Pirun: It was also important to us to make a show that dealt with this contemporary issue of information and technology, digital technology specifically, but not concentrate on just on people who only use “high-tech” tools or “new” tools. Everyone has been affected by these changes so why not look at those artists who use the brush or the pencil but deal with the complexity of our present informational society.

An earlier project we did before, that is closer to what we are doing today, was a cross between Paradise and performance which was called †.com. We did a performance where we created a company where you could pray online, the idea was that if you could pray anywhere why not online? It was set up as a booth in the show “Iconoclasm”.

Kanarinka: It appropriated all of the language of the dot.com economy: “Spiritual management”, “prayer alignment” and so on…we were the “saints”, the mediums. This was for the show “Iconoclasm”, curated by KumaLisa at Harvard’s Adams House. We were set up as sponsors of the show, not participating artists, and posed as sales people at the site to promote our software. It all went over really well, people got mad at us.

Pirun: It wasn’t about religion at all, the whole point was not to ridicule religion but it this case it was all coming after the post collapse of the bubble of the 90s. There is this utopian notion that if you have information then all problems are solved. Well, not really, right? We are aware of that today more than we were 5 years ago.

Jim: What is the difference between iKatun and the Institute for Infinitely Small Things? And how do you view your roles as shifting between administrators, artists and curators in the group?

Kanarinka: We try to do be pretty fluid about it and not set up boundaries where “me as an artist stops here and now I am an administrator person”. That said, we do try to have some clear distinctions between what iKatun does and what the Institute does.

iKatun is more involved at an organizational and curatorial level. iKatun organizes conferences, but its also not purely administrative or curatorial because you can do those things in way that is also art. For example, a conference… like “The International Conference on Standing”, which iKatun is co-producing with Northeastern University’s Multimedia Studies Program in Spring 2007, will also be a work of art in itself. iKatun is more invested in dealing with multiple artists and multiple projects. iKatun does the work of carving out a territory and building communities in a particular space as opposed to doing a single project.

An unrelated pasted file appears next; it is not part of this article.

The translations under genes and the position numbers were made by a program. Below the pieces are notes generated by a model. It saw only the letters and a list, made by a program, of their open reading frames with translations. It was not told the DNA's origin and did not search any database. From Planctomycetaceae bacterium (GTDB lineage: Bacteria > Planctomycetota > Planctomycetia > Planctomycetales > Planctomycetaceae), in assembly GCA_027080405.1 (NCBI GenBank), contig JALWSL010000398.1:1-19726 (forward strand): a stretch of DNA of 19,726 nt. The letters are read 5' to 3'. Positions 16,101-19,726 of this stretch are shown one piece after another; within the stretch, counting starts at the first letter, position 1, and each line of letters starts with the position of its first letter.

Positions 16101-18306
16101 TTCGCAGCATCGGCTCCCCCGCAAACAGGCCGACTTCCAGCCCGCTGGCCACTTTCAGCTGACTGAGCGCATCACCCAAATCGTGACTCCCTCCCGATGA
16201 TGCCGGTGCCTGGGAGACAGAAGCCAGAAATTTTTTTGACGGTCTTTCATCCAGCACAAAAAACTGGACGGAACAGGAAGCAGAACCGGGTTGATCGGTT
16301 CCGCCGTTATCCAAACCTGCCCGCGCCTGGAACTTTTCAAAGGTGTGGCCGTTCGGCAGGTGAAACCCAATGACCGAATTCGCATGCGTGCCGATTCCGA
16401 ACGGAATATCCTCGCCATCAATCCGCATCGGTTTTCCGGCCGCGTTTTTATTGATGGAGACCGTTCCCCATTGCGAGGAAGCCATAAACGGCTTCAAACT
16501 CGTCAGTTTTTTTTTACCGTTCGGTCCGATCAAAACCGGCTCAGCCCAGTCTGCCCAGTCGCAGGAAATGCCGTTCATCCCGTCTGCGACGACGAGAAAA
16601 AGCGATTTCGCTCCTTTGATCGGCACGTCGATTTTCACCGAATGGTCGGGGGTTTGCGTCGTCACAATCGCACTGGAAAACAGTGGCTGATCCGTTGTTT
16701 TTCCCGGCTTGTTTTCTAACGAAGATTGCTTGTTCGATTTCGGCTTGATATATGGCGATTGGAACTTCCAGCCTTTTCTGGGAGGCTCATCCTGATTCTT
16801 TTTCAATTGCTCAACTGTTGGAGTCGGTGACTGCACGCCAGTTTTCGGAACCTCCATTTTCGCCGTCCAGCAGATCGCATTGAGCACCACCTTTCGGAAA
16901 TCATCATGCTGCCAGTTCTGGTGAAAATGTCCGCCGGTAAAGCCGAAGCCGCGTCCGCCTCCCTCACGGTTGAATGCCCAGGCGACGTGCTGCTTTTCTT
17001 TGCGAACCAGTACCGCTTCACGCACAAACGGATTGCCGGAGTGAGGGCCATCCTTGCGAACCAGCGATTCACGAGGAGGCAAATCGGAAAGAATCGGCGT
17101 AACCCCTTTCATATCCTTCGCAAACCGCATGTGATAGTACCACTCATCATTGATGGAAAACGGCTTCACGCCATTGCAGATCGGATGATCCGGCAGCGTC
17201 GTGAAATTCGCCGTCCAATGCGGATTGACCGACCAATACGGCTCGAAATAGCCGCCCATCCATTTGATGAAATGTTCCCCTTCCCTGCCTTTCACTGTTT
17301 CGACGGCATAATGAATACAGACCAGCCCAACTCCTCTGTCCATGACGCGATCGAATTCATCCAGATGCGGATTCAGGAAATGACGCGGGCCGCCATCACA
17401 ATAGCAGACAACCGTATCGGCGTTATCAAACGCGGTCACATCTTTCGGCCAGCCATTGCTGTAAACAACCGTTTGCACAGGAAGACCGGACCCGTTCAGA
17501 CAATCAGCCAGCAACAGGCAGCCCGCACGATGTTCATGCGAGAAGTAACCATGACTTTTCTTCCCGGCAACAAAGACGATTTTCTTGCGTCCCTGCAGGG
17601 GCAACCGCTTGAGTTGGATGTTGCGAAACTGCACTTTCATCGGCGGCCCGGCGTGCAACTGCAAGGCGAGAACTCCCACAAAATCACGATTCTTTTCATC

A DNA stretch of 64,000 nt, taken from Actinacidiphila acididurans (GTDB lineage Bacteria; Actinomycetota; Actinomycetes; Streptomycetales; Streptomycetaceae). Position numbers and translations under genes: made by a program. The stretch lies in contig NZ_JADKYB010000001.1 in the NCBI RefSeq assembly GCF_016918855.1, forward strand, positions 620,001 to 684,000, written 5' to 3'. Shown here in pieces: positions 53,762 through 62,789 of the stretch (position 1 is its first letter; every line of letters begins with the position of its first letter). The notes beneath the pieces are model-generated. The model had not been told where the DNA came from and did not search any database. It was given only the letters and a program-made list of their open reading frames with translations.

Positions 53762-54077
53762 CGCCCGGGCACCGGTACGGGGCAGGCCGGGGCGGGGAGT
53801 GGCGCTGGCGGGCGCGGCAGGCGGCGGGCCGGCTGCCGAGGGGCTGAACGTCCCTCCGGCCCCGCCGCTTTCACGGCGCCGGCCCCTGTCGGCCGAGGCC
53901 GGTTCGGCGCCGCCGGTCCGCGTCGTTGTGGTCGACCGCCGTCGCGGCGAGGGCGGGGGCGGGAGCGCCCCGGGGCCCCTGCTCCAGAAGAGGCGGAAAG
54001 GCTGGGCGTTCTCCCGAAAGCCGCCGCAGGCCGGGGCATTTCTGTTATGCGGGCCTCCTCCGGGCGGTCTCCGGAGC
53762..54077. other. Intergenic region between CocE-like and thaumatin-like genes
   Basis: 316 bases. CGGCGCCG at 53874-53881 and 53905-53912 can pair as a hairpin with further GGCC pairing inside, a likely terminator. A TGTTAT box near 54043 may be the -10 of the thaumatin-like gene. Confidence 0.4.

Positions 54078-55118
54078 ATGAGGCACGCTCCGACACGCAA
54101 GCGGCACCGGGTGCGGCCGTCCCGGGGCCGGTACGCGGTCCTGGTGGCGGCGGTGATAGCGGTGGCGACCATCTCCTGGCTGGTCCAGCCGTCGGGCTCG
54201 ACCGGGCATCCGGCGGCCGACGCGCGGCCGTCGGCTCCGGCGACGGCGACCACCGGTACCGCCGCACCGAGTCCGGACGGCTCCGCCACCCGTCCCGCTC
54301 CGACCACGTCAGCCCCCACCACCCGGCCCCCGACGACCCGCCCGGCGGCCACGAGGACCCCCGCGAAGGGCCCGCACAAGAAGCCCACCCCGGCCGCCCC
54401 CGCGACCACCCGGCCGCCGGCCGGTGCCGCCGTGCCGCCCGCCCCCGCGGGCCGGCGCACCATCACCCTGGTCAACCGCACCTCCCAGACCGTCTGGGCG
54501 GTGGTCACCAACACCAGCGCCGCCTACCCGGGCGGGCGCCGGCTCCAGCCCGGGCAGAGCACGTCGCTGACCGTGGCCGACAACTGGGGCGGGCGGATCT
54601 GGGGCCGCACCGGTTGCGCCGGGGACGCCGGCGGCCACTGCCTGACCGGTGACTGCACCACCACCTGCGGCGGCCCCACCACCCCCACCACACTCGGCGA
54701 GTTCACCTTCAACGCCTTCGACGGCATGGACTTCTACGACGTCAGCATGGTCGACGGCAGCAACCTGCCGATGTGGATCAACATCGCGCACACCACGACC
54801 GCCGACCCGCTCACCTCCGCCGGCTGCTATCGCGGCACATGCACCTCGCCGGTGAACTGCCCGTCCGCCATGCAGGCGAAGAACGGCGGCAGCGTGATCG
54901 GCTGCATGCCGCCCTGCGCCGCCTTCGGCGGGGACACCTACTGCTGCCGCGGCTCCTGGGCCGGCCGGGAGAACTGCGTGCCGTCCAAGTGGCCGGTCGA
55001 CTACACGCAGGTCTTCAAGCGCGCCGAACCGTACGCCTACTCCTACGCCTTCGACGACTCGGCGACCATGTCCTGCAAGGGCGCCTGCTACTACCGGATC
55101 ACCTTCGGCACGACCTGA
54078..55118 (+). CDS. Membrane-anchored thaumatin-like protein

The Institute is more engaged with doing projects in public space or quasi-public spaces like malls. We go out and we do 57 Things to do for free in Harvard Square or our guidebook to Cambridge [entitled The Inconceivable Guide to Cambridge: 122 Maps to Places that You Would Never Find Otherwise]or we do performances of Corporate Commands. Its less about bringing people together and sharing information and experiencing each project and more about us doing those research projects and gathering the results.

Jim: How important is it that the two of you work in a group setting as opposed to working as individual artists?

Pirun: We have never thought of it as being just two people.

Kanarinka: iKatun translates to “temporary community”. Originally, we planned that iKatun would bring a certain group people together and then we would disperse as each project was ended. This was in counter to an organized collective where there is a fixed membership and everyone votes and its very democratic. With the two of us in iKatun, we are the ones who are there in between projects as the administrators, but every project involves more people than us and that’s the fun.